Free Speech

Man Sues Diocese for Using Crucifix During 1925 Baptism


From Fermin v. Priest of St. Mary (5th Cir. July 24, 2019):

Frederick Collins Fermin sued the Diocese of El Paso and an unnamed priest for using a crucifix during his baptism in 1925. He alleges that the priest did so "in violation of God's law," citing, among other Bible verses, the Second Commandment's prohibition of idolatry. See Exodus 20:4.

No luck, unsurprisingly, though the specific basis for the dismissal was lack of diversity jurisdiction and lack of a question of federal law:

Moving to federal question jurisdiction, we note that Fermin raises a First Amendment claim. That claim arises under federal law, so it survives a challenge to subject matter jurisdiction unless it is so "completely devoid of merit as not to involve a federal controversy."

But a First Amendment claim against a church and a priest cannot meet that low bar. The First Amendment constrains state action, not private conduct. Churches and priests are not state actors. Indeed, if the First Amendment had any role to play in this case, it would be to warn us against delving into a dispute about religious doctrine.

The Diocese had erred in filing its answer two days late, but this wasn't fatal to its defense: "[W]ithout subject matter jurisdiction, the district court could not have granted a default judgment even if one had been warranted."

UPDATE: Commenter hardreaders writes, "Definitely a failure of Second Commandment remedies here."

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  1. He should have invoked admiralty jurisdiction, since the baptismal water was probably from a navigable waterway.

    1. WOTUS for the win

  2. I’m a little surprised it even made it to the 5th circuit.

    I suppose the 5th Circuit can’t just issue a one word opinion? “No”.

  3. I guess one need not worry about the statute of limitations on a nonexistent cause of action.

    1. Even so, it’s been 94 years since his baptism! That’s beyond virtually any SOL.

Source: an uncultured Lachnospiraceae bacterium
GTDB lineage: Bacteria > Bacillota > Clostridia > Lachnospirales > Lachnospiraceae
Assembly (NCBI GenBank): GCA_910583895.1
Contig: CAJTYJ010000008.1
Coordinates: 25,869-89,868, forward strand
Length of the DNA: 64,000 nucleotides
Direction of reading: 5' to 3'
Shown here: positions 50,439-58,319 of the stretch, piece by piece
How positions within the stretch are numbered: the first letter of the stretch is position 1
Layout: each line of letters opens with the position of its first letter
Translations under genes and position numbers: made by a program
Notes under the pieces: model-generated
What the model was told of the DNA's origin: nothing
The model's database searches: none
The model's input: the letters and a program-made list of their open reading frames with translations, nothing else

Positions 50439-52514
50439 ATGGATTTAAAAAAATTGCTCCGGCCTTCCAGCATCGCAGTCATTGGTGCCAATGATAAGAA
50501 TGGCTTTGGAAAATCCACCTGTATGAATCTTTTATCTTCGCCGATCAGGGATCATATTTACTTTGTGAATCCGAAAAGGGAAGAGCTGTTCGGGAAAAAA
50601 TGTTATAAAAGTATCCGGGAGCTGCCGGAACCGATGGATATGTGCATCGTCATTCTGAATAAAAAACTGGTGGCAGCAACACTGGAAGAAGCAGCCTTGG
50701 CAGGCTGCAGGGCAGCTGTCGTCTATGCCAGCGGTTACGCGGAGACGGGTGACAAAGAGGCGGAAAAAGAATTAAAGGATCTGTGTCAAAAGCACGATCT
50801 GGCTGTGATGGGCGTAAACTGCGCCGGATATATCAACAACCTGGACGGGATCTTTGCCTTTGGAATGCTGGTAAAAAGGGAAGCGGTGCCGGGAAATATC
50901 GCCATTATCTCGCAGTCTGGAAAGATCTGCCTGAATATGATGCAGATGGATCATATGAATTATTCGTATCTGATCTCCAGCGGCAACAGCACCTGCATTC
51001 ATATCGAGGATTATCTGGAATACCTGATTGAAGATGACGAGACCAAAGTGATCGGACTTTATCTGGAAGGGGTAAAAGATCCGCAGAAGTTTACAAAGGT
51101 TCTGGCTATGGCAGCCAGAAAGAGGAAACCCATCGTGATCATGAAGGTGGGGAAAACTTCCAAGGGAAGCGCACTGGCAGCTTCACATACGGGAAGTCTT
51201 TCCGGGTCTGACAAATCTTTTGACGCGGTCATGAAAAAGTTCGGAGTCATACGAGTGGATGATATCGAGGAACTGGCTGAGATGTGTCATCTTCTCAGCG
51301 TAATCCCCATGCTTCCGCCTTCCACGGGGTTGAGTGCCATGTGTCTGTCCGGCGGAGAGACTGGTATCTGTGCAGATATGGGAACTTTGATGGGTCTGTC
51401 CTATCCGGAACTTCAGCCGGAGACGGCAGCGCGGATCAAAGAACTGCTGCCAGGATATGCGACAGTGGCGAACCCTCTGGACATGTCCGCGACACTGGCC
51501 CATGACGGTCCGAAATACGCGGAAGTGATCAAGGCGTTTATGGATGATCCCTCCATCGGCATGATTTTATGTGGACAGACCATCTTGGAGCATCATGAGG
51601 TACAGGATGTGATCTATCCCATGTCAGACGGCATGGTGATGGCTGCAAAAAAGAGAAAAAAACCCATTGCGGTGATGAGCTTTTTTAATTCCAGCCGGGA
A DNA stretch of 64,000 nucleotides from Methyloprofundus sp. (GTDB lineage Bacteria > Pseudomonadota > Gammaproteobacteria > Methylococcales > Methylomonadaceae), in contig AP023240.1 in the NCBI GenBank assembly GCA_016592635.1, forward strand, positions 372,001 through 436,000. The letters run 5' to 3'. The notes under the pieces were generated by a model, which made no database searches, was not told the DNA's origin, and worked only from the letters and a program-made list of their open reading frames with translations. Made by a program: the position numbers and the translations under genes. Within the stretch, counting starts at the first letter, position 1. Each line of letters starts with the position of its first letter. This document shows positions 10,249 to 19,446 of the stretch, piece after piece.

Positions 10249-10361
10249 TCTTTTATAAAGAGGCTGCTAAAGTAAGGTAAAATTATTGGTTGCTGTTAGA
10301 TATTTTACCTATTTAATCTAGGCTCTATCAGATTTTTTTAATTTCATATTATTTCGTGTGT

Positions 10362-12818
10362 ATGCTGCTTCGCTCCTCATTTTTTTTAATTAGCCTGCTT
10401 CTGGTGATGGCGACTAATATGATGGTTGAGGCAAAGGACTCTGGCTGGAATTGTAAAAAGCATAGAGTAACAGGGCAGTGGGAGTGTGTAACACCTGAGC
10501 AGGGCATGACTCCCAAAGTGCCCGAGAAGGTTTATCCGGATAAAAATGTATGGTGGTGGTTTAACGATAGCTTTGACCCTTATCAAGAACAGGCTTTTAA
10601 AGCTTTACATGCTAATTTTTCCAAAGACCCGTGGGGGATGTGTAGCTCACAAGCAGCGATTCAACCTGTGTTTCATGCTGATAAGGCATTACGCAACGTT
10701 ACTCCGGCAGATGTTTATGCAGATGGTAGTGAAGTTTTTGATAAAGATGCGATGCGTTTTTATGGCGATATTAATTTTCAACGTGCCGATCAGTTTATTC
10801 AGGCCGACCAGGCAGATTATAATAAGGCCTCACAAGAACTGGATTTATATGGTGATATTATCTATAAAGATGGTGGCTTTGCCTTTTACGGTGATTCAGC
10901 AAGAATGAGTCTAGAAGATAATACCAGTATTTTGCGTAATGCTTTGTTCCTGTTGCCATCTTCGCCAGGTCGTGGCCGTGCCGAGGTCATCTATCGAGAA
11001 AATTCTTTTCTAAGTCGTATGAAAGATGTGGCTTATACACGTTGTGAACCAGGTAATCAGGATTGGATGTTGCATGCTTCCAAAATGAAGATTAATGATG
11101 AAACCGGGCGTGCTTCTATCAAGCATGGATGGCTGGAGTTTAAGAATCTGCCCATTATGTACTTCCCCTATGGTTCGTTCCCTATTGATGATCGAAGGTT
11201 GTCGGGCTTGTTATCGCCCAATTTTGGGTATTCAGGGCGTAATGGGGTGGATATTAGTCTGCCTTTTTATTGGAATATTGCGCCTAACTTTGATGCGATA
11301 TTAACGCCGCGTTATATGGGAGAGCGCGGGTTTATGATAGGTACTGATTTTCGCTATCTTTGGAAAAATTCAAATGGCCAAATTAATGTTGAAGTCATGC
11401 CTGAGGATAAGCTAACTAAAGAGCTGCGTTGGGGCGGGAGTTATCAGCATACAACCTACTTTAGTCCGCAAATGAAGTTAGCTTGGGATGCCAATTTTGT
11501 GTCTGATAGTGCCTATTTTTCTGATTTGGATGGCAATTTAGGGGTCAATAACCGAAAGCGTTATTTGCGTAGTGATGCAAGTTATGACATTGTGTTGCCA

1. IIUC the SOL would be the date of death although if one is Roman Catholic then one would definitely receive at least a hearing before being sent to one of several destinations. 🙂

        1. Doesn’t matter. He’s going to Hell for going to a court to plead God’s law, instead of taking it up directly with Him.

  4. I had an enjoyable excursion through a number of Wikipedia articles going a little deeper than I had in this area for some time. I can relate to the plaintiff, having been raised in the Calvinist tradition, which views iconage similarly to that by modern Judaism and Sunni Islam, except that we go so far as to allow an unadorned cross. And given his citation to the 2nd Commandment, his tradition is similar to mine, essentially adopting the Jewish version of the 10 Commandments (it apparently has been incorporated into the 1st Commandment by, for example, the Roman Catholic Church, into which he appears to have been baptized so many years ago.

    And that would be my response to him – if he didn’t like his Catholic baptism, then he should just get rebaptized in a tradition that he believes in. Theologically, it shouldn’t matter, since according to my understanding of Christian dogma, what matters in the end, is your state at death. If he is right that icons at the time of his original baptism allowed sin into his life, this can be cleansed through acceptance of Jesus as his Savior, repentance, and, if he is really worried, then rebaptism.

    1. If he’s some weird form of Catholic that hates icons or an Anabaptist he’d have to be baptized again (or some weird, more modern, sect), but otherwise it’s pretty meh on a “proper” baptism being required.